BY THOMAS CONNER
© Tulsa World
Brian Haas has been knocked out by his progressive jazz band's new acoustic music.
One performance that was slated for the Jacob Fred Jazz Odyssey's latest CD, "Telluride Is Acoustic," had to be cut from the record because of an unwanted noise: Haas's head hitting the piano.
"We're doing all these acoustic performances now, right? Well, I'm not used to acoustic pianos. They have this lip that comes down over the keys, and — you know me — I was moving around pretty hard one night at this festival, and I whacked my head so hard on that part of the piano that I blacked out for a second or two," Haas said in a conversation this week. "The audience saw me go back, and I caught myself just before falling over. I actually don't remember much of the show, but there were oxygen tanks and people with ice packs waiting for me when I got off stage. My forehead looked like a Klingon's.
"And then we couldn't use that track on the record because in the middle of it there's this huge (ITAL)thonk!(END ITAL). It sounds like someone whacks the piano with a baseball bat."
The new disc is still hard-hitting. Recorded live at this summer's Telluride Jazz Festival, it spotlights the Tulsa-based, nationally acclaimed jazz group in a rare acoustic mode.
The Jacob Fred trio has gained widespread attention from coast to coast during the last few years for its electric — in every sense of the word — performances. Haas punishes his Fender Rhodes keyboard while Reed Mathis plays his electric bass like Hendrix on guitar. The only truly naturally acoustic performer in the band has been drummer Jason Smart.
But occasionally — such as this weekend's rare evening performance — the guys enjoy unplugging. The results usually highlight the band's traditional roots, roots which are often more difficult to discern amid the screaming electrons.
"It's changed a lot for us," Haas said. "We're now totally accepted in trad jazz circles."
The new acoustic yearnings grew out of the circumstances of the band's latest cross-country swing. Their 2002 Ancient Creatures Tour, the band's first solely headlining swing in several years, landed them in more upscale jazz venues, such as Yoshi's in Oakland. Most of these clubs have quality house pianos, and Haas couldn't resist.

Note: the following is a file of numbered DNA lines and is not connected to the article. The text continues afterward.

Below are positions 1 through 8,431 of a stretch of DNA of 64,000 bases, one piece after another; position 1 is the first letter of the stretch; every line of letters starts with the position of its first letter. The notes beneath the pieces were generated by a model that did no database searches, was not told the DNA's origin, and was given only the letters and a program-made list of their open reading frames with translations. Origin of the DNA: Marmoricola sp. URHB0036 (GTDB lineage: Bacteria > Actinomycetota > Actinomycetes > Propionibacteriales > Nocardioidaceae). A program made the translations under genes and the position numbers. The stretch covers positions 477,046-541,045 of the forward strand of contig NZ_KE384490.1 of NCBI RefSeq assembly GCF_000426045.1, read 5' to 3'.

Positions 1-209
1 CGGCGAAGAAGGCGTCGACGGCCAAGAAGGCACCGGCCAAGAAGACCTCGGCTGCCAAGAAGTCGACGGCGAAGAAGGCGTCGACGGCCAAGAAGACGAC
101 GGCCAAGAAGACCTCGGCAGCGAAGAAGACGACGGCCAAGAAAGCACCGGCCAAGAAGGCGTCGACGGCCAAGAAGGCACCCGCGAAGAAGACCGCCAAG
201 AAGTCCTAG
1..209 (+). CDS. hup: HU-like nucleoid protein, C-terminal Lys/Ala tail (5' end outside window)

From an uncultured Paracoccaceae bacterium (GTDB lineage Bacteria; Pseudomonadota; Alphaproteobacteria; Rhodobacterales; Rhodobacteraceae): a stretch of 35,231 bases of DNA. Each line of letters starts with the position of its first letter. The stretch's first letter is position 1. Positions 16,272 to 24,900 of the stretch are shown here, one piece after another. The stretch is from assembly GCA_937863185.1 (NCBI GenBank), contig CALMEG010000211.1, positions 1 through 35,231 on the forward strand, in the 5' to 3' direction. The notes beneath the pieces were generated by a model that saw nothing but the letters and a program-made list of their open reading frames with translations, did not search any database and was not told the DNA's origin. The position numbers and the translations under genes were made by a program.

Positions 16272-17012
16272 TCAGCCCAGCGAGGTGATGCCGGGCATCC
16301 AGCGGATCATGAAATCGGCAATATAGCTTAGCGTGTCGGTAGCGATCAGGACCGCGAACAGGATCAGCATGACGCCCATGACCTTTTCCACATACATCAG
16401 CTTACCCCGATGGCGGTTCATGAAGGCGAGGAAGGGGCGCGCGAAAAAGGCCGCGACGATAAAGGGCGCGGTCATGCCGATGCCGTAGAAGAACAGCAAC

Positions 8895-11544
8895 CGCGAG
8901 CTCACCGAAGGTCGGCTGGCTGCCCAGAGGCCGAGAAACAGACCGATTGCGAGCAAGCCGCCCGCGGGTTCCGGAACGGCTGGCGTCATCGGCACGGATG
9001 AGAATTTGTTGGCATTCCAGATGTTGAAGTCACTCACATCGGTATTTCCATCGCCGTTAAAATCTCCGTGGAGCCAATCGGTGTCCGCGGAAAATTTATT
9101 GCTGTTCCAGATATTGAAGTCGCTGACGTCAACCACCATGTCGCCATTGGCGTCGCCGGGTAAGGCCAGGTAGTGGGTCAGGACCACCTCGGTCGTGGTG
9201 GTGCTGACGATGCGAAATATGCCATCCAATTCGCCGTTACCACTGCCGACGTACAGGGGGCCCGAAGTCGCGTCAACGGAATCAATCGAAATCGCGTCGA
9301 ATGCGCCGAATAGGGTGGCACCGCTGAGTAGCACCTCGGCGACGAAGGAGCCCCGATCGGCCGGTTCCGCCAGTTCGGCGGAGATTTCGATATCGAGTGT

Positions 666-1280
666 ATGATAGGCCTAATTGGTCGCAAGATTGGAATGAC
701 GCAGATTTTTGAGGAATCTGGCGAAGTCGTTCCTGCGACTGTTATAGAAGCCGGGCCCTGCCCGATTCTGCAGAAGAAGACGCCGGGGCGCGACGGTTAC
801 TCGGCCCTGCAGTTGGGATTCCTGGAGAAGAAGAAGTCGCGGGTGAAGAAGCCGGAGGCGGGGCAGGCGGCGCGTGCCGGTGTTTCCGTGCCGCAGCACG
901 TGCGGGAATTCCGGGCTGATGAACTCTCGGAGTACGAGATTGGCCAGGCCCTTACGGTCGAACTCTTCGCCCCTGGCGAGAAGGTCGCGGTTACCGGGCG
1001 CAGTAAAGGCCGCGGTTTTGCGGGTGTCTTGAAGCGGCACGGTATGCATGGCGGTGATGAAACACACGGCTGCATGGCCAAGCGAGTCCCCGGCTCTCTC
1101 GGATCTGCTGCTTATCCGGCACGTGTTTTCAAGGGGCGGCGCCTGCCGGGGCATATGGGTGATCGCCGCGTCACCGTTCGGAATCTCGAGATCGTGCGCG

"Whenever we'd pull up to a club and found out they had a nice acoustic grand, my Rhodes didn't even come out of the trailer," Haas said. "We'd sometimes have the clubs provide Reed with an upright bass, or we had friends that would lend them. I just have to do it when it's an option."
It's an option this weekend, for sure. Oklahoma Jazz Hall of Fame president Chuck Cissel encountered the Jacob Fred phenomenon in August when he met and saw the band at its first Fred Fest concert downtown. Haas continued the conversation at the Hall of Fame on Greenwood Avenue — and he saw the organization's piano.
"He came by to talk about the 2002 Autumn Jazz series, because I wanted them to be a part of it," Cissel said this week. "We have a beautiful 9-foot grand piano, and when Brian saw it and played around on it, he said, 'I've gotta do this.' They're the biggest thing in progressive jazz now, so we definitely wanted that kind of energy to come to the Hall of Fame."
The Jacob Fred boys are taking an extended rest here at home throughout the holidays. They're gigging lightly around the metro area while they woodshed a few new tunes — and on a few new instruments — before tackling a studio recording after Christmas. All six Jacob Fred albums thus far have been live recordings.
The trio will be back in the Northeast this spring. They've got residencies at two clubs throughout the month of April: Tuesday nights at the Middle East in Boston and Wednesday nights at the Mercury Lounge in New York City.
"Telluride Is Acoustic" is a limited edition disc and should be available locally at Starship Records and the midtown Borders Books and Music.
Comments are closed.
These online "clips" reproduce a self-selection of my journalism (music etc) during the last 20+ years. It's a lotta stuff, but it only scratches the surface. I do not currently possess the time or resources to digitize the whole body of work. These posts are simply a bunch of pretty great days at the office.